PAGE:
The self-harm group was significantly younger than patients without DSH, which is in line with previous research (e.g., Müller et al., 2016). Symptoms of BPD wax and wane, but self-harm seems to decrease over time (Paris and Zweig-Frank, 2001; Fok et al., 2012). The course of BPD may switch from predominantly emotional dysregulation, impulsivity, and suicidality among adolescents, to maladaptive interpersonal functioning in adulthood (Videler et al., 2019). However, the design of the current study cannot address why lower age is associated with DSH. A related limitation is that we did not assess emotional regulation and impulsivity. A possible explanation for the mentioned age association could be due to diminished impulsivity with increasing age (e.g., Stevenson et al., 2003; Steinberg et al., 2008) and that emotion regulation strategies may change with age (Livingstone et al., 2020). It is likely that changes in emotion regulation and impulsivity would be associated with changes in self-harm as emotion dysregulation and impulsivity is associated with self-harm (e.g., Chapman et al., 2008; Terzi et al., 2017; Garofalo et al., 2018). However, it is also important to bear in mind that DSH behaviors may alter in form across age groups.
There were different limitations to the study. The study did not have a control condition. Therefore it is impossible to conclude whether the findings are unique to DBT. Furthermore, the length of treatment varied greatly. Having a set length of treatment could have affected the results. Also, there was no follow-up assessment of self-harming behavior. Another limitation is that dividing patients into early and late responders was done using a median split. Whether or not the 8 week criterion actually represents a meaningful cutoff point for these two groups is somewhat unclear. Finally, the study included several different measures assessing a wide range of symptoms, functioning, and personality. However, none of these differed among patients who ceased self-harm early or late. There could possibly be other factors that do distinguish these groups, like factors related to emotional dysregulation and impulsivity. A larger sample size and addition of other variables would be important for future studies to consider.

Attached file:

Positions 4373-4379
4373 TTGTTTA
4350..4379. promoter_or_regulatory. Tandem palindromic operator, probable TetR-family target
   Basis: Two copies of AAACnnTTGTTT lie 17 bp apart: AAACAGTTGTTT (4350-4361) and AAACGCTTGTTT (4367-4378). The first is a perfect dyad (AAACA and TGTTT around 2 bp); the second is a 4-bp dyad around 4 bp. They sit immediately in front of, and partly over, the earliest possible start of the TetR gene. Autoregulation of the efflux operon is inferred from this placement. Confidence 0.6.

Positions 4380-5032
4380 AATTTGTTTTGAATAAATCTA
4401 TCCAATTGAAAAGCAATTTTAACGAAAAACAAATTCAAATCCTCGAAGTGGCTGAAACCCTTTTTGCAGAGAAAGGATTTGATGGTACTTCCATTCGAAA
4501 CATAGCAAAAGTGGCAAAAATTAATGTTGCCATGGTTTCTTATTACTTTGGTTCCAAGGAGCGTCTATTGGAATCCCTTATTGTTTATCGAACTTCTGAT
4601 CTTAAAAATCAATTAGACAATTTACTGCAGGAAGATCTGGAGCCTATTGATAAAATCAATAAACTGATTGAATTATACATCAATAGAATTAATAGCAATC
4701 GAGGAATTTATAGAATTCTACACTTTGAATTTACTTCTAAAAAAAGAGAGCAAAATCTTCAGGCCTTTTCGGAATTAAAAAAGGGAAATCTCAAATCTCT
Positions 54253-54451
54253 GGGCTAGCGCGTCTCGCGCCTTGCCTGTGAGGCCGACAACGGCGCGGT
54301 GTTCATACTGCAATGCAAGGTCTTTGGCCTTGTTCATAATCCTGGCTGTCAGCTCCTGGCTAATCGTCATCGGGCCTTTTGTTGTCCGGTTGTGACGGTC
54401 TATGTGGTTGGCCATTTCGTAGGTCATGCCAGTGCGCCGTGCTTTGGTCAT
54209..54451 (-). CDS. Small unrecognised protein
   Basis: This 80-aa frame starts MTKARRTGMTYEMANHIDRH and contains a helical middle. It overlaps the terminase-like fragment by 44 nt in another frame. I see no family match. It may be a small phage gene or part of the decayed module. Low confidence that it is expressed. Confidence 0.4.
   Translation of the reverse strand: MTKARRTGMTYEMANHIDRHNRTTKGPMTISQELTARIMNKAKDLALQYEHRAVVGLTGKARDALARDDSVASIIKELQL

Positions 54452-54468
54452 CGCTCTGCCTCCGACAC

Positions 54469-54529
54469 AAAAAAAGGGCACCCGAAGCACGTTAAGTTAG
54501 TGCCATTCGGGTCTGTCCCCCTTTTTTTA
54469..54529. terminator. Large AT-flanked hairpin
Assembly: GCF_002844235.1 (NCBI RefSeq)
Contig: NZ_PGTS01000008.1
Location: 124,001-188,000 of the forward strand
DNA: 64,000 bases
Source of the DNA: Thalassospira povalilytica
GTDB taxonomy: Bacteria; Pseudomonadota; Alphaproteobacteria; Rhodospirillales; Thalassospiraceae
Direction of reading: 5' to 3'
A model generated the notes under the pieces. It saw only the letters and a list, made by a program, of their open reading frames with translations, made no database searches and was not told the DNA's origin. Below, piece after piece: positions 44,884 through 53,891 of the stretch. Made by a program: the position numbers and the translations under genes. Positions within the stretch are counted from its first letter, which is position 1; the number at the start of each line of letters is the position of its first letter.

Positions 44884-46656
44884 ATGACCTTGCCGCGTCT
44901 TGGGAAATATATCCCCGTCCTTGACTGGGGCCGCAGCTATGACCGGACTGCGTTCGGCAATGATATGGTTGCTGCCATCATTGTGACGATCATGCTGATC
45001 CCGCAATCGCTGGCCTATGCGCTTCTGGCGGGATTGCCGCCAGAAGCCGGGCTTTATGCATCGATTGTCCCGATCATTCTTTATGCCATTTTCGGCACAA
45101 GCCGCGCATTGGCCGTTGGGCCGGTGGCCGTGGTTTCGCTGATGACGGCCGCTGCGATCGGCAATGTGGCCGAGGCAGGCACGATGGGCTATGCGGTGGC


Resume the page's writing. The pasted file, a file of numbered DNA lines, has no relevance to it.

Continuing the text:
Clinical Implications and Further Research
DBT appear to be an effective treatment for reducing DSH behavior, and discontinuation of self-harming behavior often occurs relatively early in the course of treatment. Increased knowledge about factors associated with DSH response time could help to tailor treatment. Future research should therefore investigate how changes in emotion regulation and impulsiveness is associated with changes in DSH. The most obvious clinical implication from the current study is the fact that self-harming behavior gradually decreases across the first year in treatment. Limiting treatment to a set 12 weeks for instance would likely produce different results. About 50% had terminated their self-harming after 12 weeks of treatment in the current study compared to more than 90% at week 52. One possible reason for the proliferation of response time can be due to individual differences in how long it takes before new adaptive self-regulation skills are learned and incorporated as an alternative to DSH.
A proportion of patients do not cease their DSH during treatment. In our sample, this subgroup was considered too small to analyze statistically, but could be a subject for case studies to understand why some individuals do not respond behaviorally to comprehensive treatment. To further investigate predictors of patient subgroups who do not respond, late respond, or who is vulnerable to relapse of DSH will be of important clinical significance. It would also be of importance to investigate the patient group who is presenting DSH but do not want to initiate treatment, or prematurely drop out of it.